Trump’s Potential Conflicts of Interest

President-elect Donald Trump was correct when he stated that the president is often exempt from conflicts of interest while in office. However, he is not exempt from the emolument clause of the Constitution. Put simply, the president cannot receive money or gifts from foreign governments. The whole not being beholden to a foreign power thing.

The catch is that a significant bit of Trump’s portfolio involves dealings with state-run companies across the world. And state-run companies are state-run, that is to say, run by foreign governments. Should they pay rent, make an investment, offer him a gift, he would be receiving money or gifts from a foreign government. Unless Trump takes action between now and January to sell-off or otherwise divest himself of those investments and arrangements, on Inaugural Day, not only would he be swearing the oath of office, but he would be breaking it simultaneously.

The New York Times went through Trump’s own financial disclosure and found these locations around the world where his business operates.

Where Trump's businesses operate
Where Trump’s businesses operate

Credit for the piece goes to Richard C. Paddock, Eric Lipton, Ellen Barry, Rod Nordland, Danny Hakim, and Simon Romero.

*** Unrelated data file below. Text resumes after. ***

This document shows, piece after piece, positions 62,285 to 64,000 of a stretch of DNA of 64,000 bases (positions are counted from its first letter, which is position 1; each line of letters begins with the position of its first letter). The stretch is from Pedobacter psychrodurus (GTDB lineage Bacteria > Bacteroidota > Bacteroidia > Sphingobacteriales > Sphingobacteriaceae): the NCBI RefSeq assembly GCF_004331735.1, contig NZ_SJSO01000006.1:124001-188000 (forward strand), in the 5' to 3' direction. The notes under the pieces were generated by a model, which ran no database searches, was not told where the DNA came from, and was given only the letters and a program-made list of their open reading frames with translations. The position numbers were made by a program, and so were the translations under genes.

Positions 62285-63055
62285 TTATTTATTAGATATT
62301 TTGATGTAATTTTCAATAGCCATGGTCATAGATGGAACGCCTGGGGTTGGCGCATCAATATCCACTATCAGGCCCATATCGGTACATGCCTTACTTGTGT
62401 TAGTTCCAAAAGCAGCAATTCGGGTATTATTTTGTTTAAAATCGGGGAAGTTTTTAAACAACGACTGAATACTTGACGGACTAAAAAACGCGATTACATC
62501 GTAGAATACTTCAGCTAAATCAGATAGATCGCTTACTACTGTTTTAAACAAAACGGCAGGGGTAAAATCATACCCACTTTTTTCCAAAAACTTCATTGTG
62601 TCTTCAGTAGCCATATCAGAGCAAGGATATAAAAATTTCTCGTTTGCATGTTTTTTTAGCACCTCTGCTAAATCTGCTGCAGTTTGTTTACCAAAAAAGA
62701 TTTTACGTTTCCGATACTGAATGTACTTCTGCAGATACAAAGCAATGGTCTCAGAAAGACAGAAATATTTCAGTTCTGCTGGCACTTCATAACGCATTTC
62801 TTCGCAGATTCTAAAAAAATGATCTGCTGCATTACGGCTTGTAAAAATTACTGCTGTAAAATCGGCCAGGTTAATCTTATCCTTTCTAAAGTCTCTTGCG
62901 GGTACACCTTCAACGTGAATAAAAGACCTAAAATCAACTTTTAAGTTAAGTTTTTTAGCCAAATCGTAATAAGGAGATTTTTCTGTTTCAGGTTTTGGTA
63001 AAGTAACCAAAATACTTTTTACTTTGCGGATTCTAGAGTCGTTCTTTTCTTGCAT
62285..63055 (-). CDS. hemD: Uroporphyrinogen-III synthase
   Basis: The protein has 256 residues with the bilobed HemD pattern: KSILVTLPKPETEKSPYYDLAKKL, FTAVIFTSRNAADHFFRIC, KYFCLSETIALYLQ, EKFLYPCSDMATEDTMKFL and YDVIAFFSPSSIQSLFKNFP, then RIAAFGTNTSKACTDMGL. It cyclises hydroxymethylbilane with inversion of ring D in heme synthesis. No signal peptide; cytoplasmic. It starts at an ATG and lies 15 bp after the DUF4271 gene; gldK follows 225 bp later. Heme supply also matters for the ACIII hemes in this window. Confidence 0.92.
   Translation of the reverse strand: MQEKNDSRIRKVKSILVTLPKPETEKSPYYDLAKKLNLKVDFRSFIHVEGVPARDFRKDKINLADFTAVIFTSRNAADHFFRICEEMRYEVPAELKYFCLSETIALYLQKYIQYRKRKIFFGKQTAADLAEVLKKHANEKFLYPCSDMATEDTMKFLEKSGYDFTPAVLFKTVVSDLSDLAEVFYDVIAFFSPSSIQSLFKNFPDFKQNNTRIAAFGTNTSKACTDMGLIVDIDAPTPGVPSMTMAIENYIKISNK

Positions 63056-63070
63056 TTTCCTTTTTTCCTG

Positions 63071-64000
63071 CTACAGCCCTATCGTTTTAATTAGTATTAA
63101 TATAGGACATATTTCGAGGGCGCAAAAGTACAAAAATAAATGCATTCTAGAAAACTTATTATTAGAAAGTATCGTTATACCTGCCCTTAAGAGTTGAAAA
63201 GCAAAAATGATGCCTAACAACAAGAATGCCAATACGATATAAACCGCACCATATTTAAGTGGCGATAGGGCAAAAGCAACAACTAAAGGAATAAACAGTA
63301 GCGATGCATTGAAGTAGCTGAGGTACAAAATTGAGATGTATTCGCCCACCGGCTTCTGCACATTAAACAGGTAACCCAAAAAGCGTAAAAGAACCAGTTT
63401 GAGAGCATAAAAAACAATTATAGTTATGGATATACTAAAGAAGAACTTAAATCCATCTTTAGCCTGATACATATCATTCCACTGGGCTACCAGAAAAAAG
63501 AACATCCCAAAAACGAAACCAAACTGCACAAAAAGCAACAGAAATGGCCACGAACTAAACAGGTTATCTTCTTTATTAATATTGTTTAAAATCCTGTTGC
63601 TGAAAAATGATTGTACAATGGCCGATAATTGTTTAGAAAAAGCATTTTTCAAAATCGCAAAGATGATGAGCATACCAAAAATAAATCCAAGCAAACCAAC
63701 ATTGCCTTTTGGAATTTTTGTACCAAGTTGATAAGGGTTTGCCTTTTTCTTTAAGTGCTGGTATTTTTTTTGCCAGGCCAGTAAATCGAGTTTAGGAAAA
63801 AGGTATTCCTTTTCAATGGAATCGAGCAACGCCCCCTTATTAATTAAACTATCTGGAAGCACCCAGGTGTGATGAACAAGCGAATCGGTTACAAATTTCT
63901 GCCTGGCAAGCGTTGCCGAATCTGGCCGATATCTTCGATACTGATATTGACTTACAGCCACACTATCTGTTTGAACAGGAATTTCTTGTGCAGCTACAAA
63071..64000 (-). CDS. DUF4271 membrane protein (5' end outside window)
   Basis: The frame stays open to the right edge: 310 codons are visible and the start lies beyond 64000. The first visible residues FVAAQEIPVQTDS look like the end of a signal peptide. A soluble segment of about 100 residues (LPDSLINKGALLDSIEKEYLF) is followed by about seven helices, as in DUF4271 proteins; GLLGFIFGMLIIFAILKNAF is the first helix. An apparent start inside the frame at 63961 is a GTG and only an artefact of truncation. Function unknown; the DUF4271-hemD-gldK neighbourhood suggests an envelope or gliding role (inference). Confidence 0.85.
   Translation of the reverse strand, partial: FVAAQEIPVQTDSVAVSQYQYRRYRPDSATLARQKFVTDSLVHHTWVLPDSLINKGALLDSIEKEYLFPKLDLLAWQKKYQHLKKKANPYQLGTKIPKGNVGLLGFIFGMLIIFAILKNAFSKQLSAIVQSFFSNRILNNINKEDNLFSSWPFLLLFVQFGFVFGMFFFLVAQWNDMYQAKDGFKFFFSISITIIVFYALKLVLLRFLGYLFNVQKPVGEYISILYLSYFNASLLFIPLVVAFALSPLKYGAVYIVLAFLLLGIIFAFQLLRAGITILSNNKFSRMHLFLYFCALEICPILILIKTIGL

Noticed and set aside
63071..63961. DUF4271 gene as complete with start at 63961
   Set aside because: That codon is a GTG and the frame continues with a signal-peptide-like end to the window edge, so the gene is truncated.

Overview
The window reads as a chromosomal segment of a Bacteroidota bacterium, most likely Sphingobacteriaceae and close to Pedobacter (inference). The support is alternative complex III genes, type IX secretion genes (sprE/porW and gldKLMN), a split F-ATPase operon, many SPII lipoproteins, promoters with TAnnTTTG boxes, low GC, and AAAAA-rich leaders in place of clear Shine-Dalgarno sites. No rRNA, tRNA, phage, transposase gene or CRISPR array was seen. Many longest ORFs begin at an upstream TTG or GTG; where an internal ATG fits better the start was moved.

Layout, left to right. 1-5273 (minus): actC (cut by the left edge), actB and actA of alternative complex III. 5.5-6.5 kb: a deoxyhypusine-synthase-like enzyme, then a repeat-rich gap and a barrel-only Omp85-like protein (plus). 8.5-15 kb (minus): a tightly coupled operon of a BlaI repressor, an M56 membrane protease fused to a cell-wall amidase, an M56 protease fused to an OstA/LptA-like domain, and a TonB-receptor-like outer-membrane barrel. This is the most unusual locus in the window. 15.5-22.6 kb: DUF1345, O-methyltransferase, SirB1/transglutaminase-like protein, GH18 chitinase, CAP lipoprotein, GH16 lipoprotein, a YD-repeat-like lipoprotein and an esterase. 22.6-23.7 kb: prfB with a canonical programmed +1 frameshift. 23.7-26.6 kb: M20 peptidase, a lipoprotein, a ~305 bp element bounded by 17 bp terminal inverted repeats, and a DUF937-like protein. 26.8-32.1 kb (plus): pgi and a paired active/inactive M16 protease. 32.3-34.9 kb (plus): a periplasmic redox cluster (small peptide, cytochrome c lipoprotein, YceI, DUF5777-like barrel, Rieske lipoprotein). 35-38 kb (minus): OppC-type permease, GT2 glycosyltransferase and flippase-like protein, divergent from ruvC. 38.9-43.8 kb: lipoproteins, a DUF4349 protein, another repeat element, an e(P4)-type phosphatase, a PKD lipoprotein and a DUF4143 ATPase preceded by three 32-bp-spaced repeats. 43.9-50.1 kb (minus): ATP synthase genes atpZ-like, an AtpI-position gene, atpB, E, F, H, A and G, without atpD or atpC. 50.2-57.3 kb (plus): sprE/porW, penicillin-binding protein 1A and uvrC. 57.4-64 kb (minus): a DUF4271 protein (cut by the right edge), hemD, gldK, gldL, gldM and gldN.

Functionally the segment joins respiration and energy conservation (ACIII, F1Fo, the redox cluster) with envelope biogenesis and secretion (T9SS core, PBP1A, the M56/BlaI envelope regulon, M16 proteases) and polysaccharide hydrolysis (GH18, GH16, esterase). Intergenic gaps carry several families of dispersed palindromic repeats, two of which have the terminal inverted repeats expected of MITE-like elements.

Author: Brendan Barry

I am a graphic designer who focuses on information design. My day job? I am the data visualisation manager for the Federal Reserve Bank of Philadelphia. (This blog is my something I do on my own time and does not represent the views of the Fed, blah blah blah legal stuff.) And with my main interest in information design—be it in the shape of clear charts, maps, diagrams, or wayfinding systems—I am fortunate that my day job focuses on data visualisation. Outside of work, I try to stay busy with personal design work. Away from the world of design, I enjoy cooking and reading and am interested in various subjects from history and geography to politics to science to the arts. And I allow all of them to influence my work.

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